Other than being handsome, Waruu is very much into embracing Slade Industries and overseeing their latest development: a treatment which will transform Hairies into humans. It’s deeply chilling to see an Indigenous man praising forced assimilation, language erasure and cultural genocide — it’s meant to be, of course, and this is one of the times where Cleverman‘s lack of subtlety is the whole point — but it’s still uncomfortable.
Even more disturbing are Waruu’s gentle, respectful interactions with a Hairy woman who chooses assimilation. Those scenes are highlights of the season so far, and also the stuff of nightmares.
In fact, Waruu’s development and the whole assimilation plotline are so horrifying that when the Metaphorical Birbs turned up to stalk the West brothers, I was like, “Oh, hey, birbs, nice to see you.” What does it take for me to welcome a birb? HORRIFYING PLOTLINES WHICH ARE THINLY VEILED METAPHORS FOR REAL LIFE, apparently.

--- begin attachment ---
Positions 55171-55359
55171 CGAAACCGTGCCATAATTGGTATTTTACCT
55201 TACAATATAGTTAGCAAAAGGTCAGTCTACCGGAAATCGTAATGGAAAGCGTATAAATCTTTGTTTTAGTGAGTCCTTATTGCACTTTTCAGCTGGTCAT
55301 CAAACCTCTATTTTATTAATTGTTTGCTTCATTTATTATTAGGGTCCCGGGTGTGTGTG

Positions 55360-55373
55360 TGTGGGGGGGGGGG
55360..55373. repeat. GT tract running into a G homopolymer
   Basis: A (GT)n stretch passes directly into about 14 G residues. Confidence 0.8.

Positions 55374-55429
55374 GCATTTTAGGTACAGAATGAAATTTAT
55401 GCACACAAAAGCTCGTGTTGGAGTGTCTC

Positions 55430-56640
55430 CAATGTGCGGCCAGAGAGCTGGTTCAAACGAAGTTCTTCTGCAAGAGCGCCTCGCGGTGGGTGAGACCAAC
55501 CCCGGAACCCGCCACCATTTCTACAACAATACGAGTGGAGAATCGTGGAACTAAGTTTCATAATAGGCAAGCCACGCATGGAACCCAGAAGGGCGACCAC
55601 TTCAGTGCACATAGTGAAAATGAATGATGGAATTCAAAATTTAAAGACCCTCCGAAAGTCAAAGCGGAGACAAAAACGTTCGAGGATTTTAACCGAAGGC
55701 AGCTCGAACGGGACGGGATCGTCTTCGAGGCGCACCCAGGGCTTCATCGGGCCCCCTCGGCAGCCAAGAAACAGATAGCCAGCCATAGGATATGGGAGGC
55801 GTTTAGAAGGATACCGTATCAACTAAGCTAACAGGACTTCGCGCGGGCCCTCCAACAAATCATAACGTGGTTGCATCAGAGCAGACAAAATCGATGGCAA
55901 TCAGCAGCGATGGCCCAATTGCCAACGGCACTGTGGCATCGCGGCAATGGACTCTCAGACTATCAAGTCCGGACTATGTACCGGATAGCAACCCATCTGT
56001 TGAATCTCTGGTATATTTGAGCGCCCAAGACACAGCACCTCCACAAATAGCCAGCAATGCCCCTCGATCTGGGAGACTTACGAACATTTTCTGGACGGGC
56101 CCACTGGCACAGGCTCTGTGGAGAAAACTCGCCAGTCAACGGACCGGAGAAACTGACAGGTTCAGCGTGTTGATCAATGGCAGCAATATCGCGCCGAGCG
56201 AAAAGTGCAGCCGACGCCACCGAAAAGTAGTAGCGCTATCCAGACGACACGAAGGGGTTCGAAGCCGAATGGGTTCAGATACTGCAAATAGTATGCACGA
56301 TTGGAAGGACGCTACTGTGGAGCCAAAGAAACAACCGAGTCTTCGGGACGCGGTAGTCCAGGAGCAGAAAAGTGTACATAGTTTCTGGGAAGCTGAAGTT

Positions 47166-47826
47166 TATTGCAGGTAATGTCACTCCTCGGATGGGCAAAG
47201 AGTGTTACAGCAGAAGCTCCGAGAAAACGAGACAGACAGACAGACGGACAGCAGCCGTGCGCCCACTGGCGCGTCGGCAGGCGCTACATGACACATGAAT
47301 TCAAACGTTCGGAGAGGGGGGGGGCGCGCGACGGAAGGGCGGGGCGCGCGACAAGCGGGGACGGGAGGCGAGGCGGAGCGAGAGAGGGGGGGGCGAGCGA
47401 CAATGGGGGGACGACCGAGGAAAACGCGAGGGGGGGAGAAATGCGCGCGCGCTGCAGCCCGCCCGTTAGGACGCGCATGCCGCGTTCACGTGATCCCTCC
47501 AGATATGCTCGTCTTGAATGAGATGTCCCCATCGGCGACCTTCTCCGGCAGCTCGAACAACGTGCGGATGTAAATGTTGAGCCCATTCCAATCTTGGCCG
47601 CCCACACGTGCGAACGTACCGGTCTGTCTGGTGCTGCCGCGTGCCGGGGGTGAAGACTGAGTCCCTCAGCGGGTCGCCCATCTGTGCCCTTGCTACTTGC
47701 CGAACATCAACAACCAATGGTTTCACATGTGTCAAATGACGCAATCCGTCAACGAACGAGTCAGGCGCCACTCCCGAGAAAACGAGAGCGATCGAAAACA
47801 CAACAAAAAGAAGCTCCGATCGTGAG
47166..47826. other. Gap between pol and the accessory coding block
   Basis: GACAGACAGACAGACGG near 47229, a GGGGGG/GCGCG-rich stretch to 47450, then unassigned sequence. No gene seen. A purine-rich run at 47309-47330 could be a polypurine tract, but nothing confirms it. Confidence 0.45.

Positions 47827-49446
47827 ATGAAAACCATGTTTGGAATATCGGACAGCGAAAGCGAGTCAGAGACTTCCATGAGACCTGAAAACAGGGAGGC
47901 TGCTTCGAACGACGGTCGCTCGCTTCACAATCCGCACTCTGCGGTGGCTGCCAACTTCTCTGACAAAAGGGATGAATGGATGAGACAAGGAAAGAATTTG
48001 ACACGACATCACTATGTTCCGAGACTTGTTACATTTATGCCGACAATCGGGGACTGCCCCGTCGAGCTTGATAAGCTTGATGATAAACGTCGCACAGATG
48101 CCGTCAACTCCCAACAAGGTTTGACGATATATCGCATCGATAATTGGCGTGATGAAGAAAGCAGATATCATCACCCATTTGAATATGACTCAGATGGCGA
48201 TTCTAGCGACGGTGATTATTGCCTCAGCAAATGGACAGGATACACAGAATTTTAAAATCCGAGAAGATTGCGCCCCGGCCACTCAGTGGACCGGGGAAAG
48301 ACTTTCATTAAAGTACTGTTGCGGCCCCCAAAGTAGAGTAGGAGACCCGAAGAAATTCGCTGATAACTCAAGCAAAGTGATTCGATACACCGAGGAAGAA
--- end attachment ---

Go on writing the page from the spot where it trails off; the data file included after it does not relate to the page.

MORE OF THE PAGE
So, am I enjoying this season? So far, yes. It’s taking very small baby steps towards addressing the gender problems I had last year, but the quality overall has vastly improved — the dialogue is smoother, more polished, it’s easier to forgive the lack of subtlety because the overall writing is much better. I think Slade has been kept around for far too long, but I live in hope that he’ll die one day.
In conclusion, I’m awarding Cleverman season 2 (so far) a B+ — both for quality, and the multiple Metaphorical Birbs that keep turning up.